Distributed Systems: Principles and Paradigms

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Prentice Hall, 2002 - Computers - 803 pages

This book started out as a revision ofDistributed Operating Systems,but it was soon apparent that so much had changed since 1995, that a mere revision would not do the job. A whole new book was needed. Accordingly, this new book has a new title:Distributed Systems: Principles and Paradigms.This change reflects a shift in emphasis. While we still look at some operating systems issues, the book now addresses distributed systems in a broader sense as well. For example, the World Wide Web, which is arguably the biggest distributed system ever built, was not even mentioned in the original book because it is not an operating system. In this book it rates almost an entire chapter.

The book is structured in two parts: principles and paradigms. The first chapter is a general introduction to the subject. Then come seven chapters on individual principles we consider most important: communication, processes, naming, synchronization, consistency and replication, fault tolerance, and security.

Actual distributed systems are usually organized around some paradigm, such as "everything is a file." The next four chapters each deal with a different paradigm and describe several key systems that use that paradigm. The paradigms covered are object-based systems, distributed file systems, document-based systems, and coordination-based systems.

The last chapter contains an annotated bibliography, which can be used as a starting point for additional study of this subject, and the list of works cited in this book.

The book is intended for a senior-level or a graduate course in computer science. Consequently, it has a website with PowerPoint sheets and the figures used in the book in various formats. The website can be located starting fromwww.prenhall.com/tanenbaumand clicking on the title of this book. A manual with solutions to the exercises is available to professors using the book in a course. They should contact their Prentice Hall representative for a copy. Of course, the book is also well-suited for individuals outside of a university setting wishing to learn more about this important topic.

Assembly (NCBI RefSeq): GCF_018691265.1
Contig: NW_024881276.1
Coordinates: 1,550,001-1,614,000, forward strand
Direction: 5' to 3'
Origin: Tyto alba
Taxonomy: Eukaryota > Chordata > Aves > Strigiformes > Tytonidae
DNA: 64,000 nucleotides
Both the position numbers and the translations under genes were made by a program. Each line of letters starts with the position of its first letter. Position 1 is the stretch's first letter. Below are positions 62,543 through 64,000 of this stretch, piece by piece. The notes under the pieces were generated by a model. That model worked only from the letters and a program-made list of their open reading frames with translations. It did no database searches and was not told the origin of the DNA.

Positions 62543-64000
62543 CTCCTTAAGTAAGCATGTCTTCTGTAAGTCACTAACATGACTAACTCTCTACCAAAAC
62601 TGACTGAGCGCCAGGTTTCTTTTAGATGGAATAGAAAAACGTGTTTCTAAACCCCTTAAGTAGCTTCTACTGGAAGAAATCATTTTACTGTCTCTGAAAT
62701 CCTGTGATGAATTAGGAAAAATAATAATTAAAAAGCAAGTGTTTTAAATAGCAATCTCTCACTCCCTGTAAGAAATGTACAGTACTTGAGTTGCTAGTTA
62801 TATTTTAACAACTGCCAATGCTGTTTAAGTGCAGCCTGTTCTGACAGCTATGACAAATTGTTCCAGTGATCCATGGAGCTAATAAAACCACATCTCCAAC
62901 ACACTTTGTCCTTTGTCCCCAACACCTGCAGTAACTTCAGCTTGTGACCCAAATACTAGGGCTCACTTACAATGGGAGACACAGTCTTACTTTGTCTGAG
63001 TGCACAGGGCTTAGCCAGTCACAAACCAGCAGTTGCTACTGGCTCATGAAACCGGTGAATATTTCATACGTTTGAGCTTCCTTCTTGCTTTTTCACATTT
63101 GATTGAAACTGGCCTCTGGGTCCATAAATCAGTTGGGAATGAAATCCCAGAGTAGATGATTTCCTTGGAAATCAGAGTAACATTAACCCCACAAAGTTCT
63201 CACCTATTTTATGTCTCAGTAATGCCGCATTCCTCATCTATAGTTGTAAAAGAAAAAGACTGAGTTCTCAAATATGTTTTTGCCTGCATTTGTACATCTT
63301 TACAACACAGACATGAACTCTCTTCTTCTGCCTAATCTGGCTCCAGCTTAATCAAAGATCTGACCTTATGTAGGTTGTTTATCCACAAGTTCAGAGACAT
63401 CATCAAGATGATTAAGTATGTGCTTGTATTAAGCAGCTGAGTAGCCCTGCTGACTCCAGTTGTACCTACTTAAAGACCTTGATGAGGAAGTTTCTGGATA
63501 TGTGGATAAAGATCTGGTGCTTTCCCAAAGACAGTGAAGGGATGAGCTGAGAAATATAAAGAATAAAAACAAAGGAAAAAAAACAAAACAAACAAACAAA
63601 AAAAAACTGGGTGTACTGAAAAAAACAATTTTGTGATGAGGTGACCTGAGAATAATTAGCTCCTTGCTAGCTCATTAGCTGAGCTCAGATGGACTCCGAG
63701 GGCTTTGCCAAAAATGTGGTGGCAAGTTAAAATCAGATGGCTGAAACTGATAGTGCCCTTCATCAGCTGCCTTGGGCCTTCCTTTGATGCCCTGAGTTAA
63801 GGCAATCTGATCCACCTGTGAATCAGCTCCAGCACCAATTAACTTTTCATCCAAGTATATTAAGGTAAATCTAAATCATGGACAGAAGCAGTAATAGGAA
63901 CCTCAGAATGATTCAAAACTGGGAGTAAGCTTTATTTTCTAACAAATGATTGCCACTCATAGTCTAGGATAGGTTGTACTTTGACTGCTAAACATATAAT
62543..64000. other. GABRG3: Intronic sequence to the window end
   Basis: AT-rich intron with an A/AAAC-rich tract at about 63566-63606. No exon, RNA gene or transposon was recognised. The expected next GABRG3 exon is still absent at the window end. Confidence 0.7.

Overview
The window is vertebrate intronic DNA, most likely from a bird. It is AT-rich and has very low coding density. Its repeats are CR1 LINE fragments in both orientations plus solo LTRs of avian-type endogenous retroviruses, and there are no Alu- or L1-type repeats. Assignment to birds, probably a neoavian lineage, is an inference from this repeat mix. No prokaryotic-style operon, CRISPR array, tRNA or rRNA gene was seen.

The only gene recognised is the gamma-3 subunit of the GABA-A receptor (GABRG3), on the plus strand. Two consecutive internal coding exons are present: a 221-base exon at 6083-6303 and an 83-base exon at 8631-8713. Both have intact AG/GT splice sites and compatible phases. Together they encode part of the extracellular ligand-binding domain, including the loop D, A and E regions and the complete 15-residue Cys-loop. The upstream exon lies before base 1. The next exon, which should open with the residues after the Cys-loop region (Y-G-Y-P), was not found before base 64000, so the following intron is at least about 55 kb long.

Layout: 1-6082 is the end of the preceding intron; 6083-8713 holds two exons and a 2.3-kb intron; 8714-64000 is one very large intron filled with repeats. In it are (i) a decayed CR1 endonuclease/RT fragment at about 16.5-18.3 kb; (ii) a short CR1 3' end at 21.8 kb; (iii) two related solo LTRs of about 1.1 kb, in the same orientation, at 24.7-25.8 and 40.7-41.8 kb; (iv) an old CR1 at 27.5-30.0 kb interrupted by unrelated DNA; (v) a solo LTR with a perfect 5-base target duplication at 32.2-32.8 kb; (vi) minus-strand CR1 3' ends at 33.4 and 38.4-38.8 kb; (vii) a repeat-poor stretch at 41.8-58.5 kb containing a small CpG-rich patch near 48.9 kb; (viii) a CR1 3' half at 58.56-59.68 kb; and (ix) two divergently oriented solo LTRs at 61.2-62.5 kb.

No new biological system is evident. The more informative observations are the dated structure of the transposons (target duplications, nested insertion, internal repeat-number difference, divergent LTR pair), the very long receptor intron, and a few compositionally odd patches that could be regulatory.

A number of people have contributed to this book in various ways. We would especially like to thank Arno Bakker, Gerco Ballintijn, Brent Callaghan, Scott Cannon, Sandra Cornelissen, Mike Dahlin, Mark Derbyshire, Guy Eddory, Amr el Abbadi, Vincent Freely Chandana Gamage, Ben Gras, Bob Gray, Michael van Hartskamp, Philip Homburg, Jeroen Ketema, Andrew Kitchen, Ladislav Kohout, Bob Kutter, Jussipekka Leiwo, Leah McTaggert, Eli Messenger, Donald Miller, Shivakant Mishra, Jim Mooney, Matt Mutka, Rob Pike, Krithi Ramamritham, Shmuel Rotenstreich, Sol Shatz, Gurdip Singly Aditya Shivram, Vladimir Sukonnik, Boleslaw Szymanski, Laurent Therond, and Leendert van Doom for reading parts of the manuscript and offering useful comments.

Finally, we would like to thank our families. Suzanne has been through this process an even dozen times now. Not once has she said: "Enough is enough" although surely the thought has occurred to her. Thank you. Barbara and Marvin now have a much better idea of what professors do for a living and know the difference between a good textbook and a bad one. They are now an inspiration to me to try to produce more good ones than bad ones (AST).

Marielle knew what she was in for when I told her I was in the book-writing business again. She has been supportive from the start, noticing also that there was more fun and less frustration for me than the last time ("Are you writing chapters only once this time?"). Having Elke on your lap at 6 o'clock in the morning while writing is not such a good idea, but it kept me focused on correctly setting priorities. In that respect, Max did a wonderful job as well, but being older than Elke, he also knew when it was better to play with someone else. They are great kids (MvS).